Sufism, Pilgrimage and Saint Worship in South Asia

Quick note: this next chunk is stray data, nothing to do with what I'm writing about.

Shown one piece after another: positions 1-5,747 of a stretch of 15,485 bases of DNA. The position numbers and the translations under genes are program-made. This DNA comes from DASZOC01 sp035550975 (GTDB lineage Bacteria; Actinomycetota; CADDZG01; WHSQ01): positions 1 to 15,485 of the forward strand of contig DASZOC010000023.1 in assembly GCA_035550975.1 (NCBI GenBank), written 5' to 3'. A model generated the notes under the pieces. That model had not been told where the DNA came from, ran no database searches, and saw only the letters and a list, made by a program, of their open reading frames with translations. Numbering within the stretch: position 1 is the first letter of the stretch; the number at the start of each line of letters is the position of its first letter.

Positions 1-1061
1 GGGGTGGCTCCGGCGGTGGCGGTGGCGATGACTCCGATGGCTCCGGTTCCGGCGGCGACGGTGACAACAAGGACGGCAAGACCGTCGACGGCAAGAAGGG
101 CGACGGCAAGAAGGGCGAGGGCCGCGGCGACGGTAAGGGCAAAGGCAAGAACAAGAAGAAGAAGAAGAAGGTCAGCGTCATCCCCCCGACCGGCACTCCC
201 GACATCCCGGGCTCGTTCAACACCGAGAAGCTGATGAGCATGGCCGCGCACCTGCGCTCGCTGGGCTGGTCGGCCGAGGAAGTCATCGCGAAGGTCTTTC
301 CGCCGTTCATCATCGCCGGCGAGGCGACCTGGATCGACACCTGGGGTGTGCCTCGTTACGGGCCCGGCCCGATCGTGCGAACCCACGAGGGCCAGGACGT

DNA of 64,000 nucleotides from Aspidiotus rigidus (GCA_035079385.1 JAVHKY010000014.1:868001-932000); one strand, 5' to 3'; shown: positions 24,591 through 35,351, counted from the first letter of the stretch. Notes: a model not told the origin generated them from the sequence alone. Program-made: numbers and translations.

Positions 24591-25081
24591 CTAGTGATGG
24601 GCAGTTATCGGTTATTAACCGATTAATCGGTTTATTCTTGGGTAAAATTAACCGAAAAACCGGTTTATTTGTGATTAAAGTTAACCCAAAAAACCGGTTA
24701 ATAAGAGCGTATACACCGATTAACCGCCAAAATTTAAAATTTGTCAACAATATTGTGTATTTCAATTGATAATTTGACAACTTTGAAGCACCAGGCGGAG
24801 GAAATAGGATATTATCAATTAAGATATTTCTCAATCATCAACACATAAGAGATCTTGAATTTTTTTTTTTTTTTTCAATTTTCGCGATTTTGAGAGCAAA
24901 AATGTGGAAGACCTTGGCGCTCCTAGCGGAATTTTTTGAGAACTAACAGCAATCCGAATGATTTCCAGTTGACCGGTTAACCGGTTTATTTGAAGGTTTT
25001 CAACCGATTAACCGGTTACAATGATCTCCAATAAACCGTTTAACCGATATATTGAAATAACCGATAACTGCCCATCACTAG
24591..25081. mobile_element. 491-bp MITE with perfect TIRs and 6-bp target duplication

South Asia or the Indian sub-continent area hosts one of the largest Muslim populations in the world, although Muslims constitute a majority in only three states, namely Pakistan, Bangladesh and the Republic of Maldives. In India although there are about 200 million Muslims, they only comprise 12 per cent of the total population. Hindus constitute the majority of India’s population, i.e. about 70 per cent, and in the different branches of what we currently call Hinduism the performance of pilgrimage is ‘one of the most popular religious activities’ (Klostermeir, 1998: 138). While the word yatra embodies different categories of pilgrimages, the popular term for pilgrimage-tirtha − is found in most of the North Indian languages and refers to both a ford and the movement between the world of human beings and the world of the gods (see Claveyrolas in this volume). Interestingly, tirtha is very close to the word used by the Muslims for the sacred places they visit-the dargah or threshold. Rather than focusing on displacement, the two terms emphasize the role of place as a bridge between the two worlds.